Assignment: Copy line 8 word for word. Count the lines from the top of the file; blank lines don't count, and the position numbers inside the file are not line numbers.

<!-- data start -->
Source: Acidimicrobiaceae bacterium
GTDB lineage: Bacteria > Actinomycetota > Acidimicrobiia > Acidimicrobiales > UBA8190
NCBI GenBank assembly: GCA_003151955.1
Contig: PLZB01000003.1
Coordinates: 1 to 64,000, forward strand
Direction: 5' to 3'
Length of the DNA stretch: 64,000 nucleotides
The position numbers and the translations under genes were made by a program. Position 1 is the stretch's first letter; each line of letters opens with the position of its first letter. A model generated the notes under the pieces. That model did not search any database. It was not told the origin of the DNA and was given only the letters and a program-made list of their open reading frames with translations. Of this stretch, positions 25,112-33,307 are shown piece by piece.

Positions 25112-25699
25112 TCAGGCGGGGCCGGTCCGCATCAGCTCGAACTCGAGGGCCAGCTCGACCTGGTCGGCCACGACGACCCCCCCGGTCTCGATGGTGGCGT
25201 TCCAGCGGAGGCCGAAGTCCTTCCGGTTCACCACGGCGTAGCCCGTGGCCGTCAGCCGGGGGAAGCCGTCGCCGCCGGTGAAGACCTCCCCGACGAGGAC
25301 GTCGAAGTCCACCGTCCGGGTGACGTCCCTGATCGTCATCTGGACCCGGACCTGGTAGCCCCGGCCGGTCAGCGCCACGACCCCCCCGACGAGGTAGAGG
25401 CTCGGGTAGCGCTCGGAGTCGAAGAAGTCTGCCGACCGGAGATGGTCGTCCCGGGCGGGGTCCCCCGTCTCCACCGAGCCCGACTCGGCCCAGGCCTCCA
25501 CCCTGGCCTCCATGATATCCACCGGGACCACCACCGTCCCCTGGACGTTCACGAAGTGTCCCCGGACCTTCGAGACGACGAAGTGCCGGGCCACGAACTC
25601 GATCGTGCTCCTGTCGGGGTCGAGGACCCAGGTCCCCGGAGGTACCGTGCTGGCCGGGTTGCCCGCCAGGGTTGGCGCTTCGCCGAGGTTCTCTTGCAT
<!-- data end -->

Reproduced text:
The position numbers and the translations under genes were made by a program. Position 1 is the stretch's first letter; each line of letters opens with the position of its first letter. A model generated the notes under the pieces. That model did not search any database. It was not told the origin of the DNA and was given only the letters and a program-made list of their open reading frames with translations. Of this stretch, positions 25,112-33,307 are shown piece by piece.